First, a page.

Dr. AIX's POSTS — 12 July 2014


I received an email from one of my former students this morning. His name is Rob Marshall and he was an exceptionally talented and motivated audio student while studying at CSU Dominguez Hills, although he had already had considerable experience and was somewhat older than the rest of the students. He wrote to tell me about a documentary that he recently worked on entitled “The Distortion of Sound”. It’s a documentary on the state of the music industry, the downward spiral in fidelity caused by highly compressed music (MP3), and the fact that artists and producers are unhappy about the sound of their productions as played in portable devices and ear buds.

The film features a bunch of very high profile artists, audio professionals and music producers including Quincy Jones, Slash, Snoop Dog, Hans Zimmer, Mike Shinoda, Lianne La Havas, Kate Nash, A. R. Rahman Dan the Automator, Manny Marroquin, Andrew Sheps, Neil Strauss, Dr. Sean Olive, Greg Timbers and Chris Ludwig. The film lasts about 22 minutes. It was sponsored by Harman and will become part of the Grammy Museum in downtown Los Angeles. You can watch the film at on YouTube or at the film’s website (Click here).

It’s definitely worth watching. The focus is on celebrities lamenting the loss of emotion and soul in reproduced music AND the blame is clearly put on the data compression techniques that reduce the file size of a music file by as much as 90%. Algorithms like MP3 and AAC remove parts of the overall sound that won’t be missed by the average consumer…and no technology yet devised can get those components back.

The second part presents a brief “history of recorded music” and takes us along a timeline starting the 60s with vinyl LPs, to 8-tracks in the 70s, to cassettes in the 80s and finally CD in the 90s. Then the MP3 arrived in the 2000s, portability became important and music quality suffered. The communication and emotional link between the artist and consumer was severed when the music business switched from physical media to low fidelity highly compressed files.

I was somewhat dismayed when they attempted to make the point about “compression” and changed the focus from data compression technologies (MP3 etc) to amplitude compression. As singer/songwriter Lianne La Havas sings one of her songs, the lower third of the screen has a moving graphic showing the uncompressed waveform of the associated audio. After a few moments, the compressor is turned on, the waveform goes almost completely flat and the perceived volume is suddenly lowered. The second example does the same thing again only this time the music is rock and roll with crashing drums and loud guitars. The “compressed” example is crushed, hugely distorted and almost unrecognizable as the original uncompressed version.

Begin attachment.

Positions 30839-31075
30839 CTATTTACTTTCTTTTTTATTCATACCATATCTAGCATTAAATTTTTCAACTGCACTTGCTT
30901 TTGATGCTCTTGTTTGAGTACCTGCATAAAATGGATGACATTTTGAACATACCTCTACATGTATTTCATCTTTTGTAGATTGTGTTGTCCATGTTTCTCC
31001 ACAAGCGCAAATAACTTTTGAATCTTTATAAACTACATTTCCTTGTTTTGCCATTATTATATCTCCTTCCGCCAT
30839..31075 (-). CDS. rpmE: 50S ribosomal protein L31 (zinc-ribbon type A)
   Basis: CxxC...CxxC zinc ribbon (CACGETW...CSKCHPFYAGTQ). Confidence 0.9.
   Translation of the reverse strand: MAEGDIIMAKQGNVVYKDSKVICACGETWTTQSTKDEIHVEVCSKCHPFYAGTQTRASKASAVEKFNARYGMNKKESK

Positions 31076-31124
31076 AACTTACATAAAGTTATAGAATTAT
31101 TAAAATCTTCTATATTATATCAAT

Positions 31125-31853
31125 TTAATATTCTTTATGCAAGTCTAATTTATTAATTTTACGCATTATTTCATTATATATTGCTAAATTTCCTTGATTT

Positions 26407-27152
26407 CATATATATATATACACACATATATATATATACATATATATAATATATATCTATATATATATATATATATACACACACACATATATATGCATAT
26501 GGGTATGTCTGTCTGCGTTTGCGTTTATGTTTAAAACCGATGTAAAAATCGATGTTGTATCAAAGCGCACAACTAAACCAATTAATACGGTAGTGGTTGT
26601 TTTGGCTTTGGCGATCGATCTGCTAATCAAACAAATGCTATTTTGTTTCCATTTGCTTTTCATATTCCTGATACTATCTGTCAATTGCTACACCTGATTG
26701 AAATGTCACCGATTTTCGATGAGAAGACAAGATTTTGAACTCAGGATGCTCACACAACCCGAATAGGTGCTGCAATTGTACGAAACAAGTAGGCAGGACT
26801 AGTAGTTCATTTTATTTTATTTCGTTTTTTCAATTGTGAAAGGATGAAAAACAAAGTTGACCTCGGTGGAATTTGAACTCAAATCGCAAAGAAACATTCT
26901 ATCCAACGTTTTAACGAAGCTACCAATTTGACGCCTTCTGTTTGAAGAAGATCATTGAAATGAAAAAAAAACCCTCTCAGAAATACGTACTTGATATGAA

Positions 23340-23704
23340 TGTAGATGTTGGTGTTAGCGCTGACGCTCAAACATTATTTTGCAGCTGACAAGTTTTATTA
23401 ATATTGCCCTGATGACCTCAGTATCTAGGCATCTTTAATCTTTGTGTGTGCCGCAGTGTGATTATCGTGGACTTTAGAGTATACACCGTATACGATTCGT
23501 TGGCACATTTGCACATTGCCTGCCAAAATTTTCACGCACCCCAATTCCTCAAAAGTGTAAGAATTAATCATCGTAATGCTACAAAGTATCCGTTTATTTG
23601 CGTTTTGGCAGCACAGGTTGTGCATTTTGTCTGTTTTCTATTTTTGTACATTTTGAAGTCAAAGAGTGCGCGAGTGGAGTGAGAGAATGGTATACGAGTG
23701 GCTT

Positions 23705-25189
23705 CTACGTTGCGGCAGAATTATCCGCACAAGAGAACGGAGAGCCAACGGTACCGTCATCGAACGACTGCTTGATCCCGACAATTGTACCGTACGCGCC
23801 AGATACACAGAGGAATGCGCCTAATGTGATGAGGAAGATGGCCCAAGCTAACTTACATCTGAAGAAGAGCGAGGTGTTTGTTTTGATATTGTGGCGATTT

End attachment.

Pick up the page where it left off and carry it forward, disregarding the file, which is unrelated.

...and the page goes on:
Figure 1 – Screen grab from the film “Distortion of Sound” showing amplitude compression being applied to tune.

They lost me right there. It was not an accurate portrayal of what happens during the recording production process. The Lianne La Havas tune was lovely in the uncompressed format but would never be released like that. The normal mastering process would have brought the peaks down and brought the overall volume up. As for the rock tune, they went so far off the mark; it takes away from their message. Too bad. The opportunity was there and they bent the truth to make the “distortion” clearly obvious. It might have been better to play a low bit rate MP3 vs. a CD spec version. Think back to the “Mosaic” articles that I wrote recently.

I should download an album by any of the artists represented in the film and evaluate the dynamic range of their creations. I wouldn’t be surprised to find the usual highly mastered, flat tunes that they say they don’t want.

Kate Nash delivers the question that we’re left with at the end of the film. She says, “I don’t want my name associated with low quality things. If I were in control, I would want it to be the highest quality possible. I don’t understand why it isn’t, really. Why isn’t it? Who’s got the answer to that?”